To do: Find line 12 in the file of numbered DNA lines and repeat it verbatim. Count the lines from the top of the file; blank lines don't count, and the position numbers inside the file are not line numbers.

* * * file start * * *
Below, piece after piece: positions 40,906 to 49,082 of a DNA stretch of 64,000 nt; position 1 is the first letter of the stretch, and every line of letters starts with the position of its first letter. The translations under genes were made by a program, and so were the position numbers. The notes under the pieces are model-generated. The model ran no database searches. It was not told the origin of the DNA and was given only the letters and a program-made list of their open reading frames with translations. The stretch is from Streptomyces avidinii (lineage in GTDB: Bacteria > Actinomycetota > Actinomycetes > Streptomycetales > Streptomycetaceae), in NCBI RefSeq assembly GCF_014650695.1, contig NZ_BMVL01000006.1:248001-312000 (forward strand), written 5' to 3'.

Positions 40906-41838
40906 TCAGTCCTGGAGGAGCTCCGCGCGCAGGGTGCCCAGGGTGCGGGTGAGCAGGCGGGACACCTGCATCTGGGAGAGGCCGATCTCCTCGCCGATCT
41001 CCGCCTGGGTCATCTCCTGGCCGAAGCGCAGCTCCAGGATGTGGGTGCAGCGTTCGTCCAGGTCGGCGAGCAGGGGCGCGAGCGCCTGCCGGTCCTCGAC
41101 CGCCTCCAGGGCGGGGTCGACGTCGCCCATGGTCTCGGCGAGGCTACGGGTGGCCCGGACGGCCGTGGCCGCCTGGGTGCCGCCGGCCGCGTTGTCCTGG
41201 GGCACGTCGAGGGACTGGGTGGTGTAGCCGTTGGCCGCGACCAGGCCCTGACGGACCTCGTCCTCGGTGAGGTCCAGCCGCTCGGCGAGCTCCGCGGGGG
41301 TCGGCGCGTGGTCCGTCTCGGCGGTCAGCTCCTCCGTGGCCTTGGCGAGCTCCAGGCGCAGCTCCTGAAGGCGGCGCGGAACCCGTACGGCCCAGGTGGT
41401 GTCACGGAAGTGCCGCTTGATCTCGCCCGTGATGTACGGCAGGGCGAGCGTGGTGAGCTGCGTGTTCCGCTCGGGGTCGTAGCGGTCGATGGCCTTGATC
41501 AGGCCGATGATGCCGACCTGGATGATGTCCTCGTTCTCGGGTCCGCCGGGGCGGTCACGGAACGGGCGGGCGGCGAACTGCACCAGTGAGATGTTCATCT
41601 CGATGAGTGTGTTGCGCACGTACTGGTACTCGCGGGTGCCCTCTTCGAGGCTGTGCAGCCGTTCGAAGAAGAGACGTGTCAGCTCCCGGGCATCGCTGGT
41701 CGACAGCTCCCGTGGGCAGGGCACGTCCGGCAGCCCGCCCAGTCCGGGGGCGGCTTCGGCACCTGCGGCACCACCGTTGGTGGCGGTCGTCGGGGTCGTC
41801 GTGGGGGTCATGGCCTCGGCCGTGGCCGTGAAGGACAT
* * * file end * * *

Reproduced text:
41801 GTGGGGGTCATGGCCTCGGCCGTGGCCGTGAAGGACAT